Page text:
I’d like to walk you through the new series of articles regarding Azure AD Identity Governance (AIG)
This is the first article (out of 4) where I would like to show you the AIG, how to configure it and the use cases.
So let’s start with the topic introduction.
According to the Microsoft documentation:
Azure AD Identity Governance allows you to balance your organization’s need for security and employee productivity with the right processes and visibility.https://docs.microsoft.com/en-us/azure/active-directory/governance/identity-governance-overview
In other words, using AIG you can govern three pillars:
- Identity Lifecycle
- Access Lifecycle
- Privileged access for admins
Like every tool, AIG is built based on components that used together can do magic 🙂
The picture below describes components of AIG (described more later in this article)
As you can see, there are four components:
- Entitlement Management – this is the stuff that will help you with External and Internal user access to the groups, teams, applications, and SharePoint sites.
- Access Reviews – this will help you with timeboxed repeatable reviews (manual and automatic) for your user’s group membership.
- Privileged Identity Management – you can use Just-In-Time access for your high privileged directory roles and resources (yes, PIM is not only for Azure AD roles but also for resources roles!).
But from my point of view, there are two more features that are somehow related to AIG:
- Azure AD B2B – If you want to invite external users, you have to use Azure AD B2B – remember there is a licensing limitation – 5 guests per one user from your tenant (if you have 100 users, you can invite up to 500 external users)
Azure AD Identity governance is a part of the Azure AD Premium P2 license level.
I assume that you have accepted any ToU during your life, so I will focus on why we have to do this and how it works.
Why to enable ToU?
It’s simple – we want to make sure that all guests/external users, who are accessing our environment will know what are the rules that are applied within the tenant.
How does it work?
The magic starts when we will connect it with Azure AD Conditional Access.
We all know that there are settings to target CA policy for guest/external users.
Diagram above describes the steps required to create ToU and CA policy.
- You need to login in with an account that has access to the Identity Governance and Conditional Access (let’s assume Global Admin)
- Switch to the Conditional Access and create a policy that will be enforced for all guest/external users that are trying to access your environment. this policy will require you to accept ToU file when accessing the environment for the first time.
The diagram below describes the situation when a guest/external user is trying to access our environment.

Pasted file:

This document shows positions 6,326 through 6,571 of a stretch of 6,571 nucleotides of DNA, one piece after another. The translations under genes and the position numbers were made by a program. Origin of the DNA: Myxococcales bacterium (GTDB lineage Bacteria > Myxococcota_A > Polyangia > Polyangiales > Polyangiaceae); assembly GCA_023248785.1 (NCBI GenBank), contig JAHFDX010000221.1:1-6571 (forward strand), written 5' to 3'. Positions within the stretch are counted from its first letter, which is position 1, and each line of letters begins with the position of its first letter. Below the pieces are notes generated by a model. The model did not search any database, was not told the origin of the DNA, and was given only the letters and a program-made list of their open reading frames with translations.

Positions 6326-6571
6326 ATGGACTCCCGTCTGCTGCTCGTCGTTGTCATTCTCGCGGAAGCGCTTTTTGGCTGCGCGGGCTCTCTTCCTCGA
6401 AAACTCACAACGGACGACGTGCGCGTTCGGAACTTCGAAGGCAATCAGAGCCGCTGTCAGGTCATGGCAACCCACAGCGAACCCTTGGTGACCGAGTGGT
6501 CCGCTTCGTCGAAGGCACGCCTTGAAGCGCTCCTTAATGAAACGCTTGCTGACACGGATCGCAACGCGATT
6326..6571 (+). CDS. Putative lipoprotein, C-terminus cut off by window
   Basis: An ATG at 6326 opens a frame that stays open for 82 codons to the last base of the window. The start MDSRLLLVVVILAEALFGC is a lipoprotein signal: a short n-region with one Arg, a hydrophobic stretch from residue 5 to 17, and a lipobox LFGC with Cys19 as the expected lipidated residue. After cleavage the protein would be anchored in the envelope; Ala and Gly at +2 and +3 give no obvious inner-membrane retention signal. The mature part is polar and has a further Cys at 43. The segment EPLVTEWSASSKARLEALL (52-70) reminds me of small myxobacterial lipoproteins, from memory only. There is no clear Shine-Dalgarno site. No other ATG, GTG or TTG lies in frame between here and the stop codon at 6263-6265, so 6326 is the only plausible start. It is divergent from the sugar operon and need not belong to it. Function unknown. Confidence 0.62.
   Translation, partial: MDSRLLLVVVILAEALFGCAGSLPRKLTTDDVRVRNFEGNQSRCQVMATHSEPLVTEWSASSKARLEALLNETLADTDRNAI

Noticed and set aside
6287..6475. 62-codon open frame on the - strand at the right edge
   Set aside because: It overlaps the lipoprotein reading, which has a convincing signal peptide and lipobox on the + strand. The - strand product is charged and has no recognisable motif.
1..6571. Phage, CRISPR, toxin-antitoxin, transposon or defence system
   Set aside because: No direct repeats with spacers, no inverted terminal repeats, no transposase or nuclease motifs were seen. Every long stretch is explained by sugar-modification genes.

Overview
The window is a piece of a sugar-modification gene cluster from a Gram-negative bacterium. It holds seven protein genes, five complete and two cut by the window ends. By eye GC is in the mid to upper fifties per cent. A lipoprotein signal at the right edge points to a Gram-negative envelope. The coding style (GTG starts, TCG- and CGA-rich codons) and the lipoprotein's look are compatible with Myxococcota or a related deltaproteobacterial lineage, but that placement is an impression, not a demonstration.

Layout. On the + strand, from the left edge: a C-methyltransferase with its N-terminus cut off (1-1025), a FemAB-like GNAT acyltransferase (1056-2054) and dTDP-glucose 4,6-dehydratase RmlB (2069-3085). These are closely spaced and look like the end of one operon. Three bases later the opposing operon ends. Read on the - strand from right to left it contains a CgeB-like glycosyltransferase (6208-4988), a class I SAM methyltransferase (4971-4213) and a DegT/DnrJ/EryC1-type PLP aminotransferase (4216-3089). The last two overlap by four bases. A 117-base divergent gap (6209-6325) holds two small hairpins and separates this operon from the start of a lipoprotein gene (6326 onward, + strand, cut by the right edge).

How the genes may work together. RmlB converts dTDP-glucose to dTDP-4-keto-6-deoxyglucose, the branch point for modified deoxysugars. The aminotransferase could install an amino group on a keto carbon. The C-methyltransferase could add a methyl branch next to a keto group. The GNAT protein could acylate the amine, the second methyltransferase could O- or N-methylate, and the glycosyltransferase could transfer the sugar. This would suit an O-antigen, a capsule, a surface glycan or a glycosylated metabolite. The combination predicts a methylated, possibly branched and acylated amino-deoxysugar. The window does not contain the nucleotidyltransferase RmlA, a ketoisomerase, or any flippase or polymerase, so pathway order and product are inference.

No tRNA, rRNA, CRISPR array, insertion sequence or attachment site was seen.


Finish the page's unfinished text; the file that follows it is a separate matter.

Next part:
- Guest/External user is trying to access our application hosted under our Azure AD tenant.
- CA policy is triggered and the user is redirected to the Company ToU, and has to read it and accept it.
- When done access to the environment is granted, and the Guest/External user can access every application where he has access.
Let’s log in to the Azure Portal / Azure AD using the following link:
By default, there is no template/draft/sample file created, so you need to receive it from your Legal department as a pdf file.
Leave the rest on default settings with one exception – Enforce with conditional access policy templates: change it to the Create conditional access policy later.
We are almost done. TOU has been created but let’s check what we can see from the portal point of view.
Click on our freshly made Terms of view to see document details.
You may notice that there is information like Users accepted, Users declined, additionally, if you have enabled Azure AD diagnostics, you will be able to see audit logs as well.
Conditional Access configuration
Now we can switch to the Conditional Access configuration using the following link:
You might have some CA policies already configured, so click New policy
On the New screen, we need to provide:
- Name: Require ToU for all guests/external users
- Assignments\Users and groups: Select users and groups\All guest and external users
- Assignments\Cloud apps or actions: All cloud apps
- Access controls\Grant: Grant Access\Require multi-factor authentications
- Access controls\Grant: Require all selected controls
- Enable policy: ON (normally, I would suggest putting this into the Report-only mode first, but this policy will not harm anything)
The required continuation was configured, so no, it is the time for the test.
In order to do that, we need to invite an external user to our tenant (I will skip this) and then access the environment for the first time.
I will access the test environment using my private account (In fact, already a guest user of the test environment).
The first configuration setting that I will be affected by is the MFA requirement.
After reading the full TOU we can accept or decline it. I will accept it.
As you can see in the picture below Users accepted value changed to one.
This was just a small part of the huge tool, which is Identity Governance.
Stay tuned for the next article in the series related to Entitlement Management.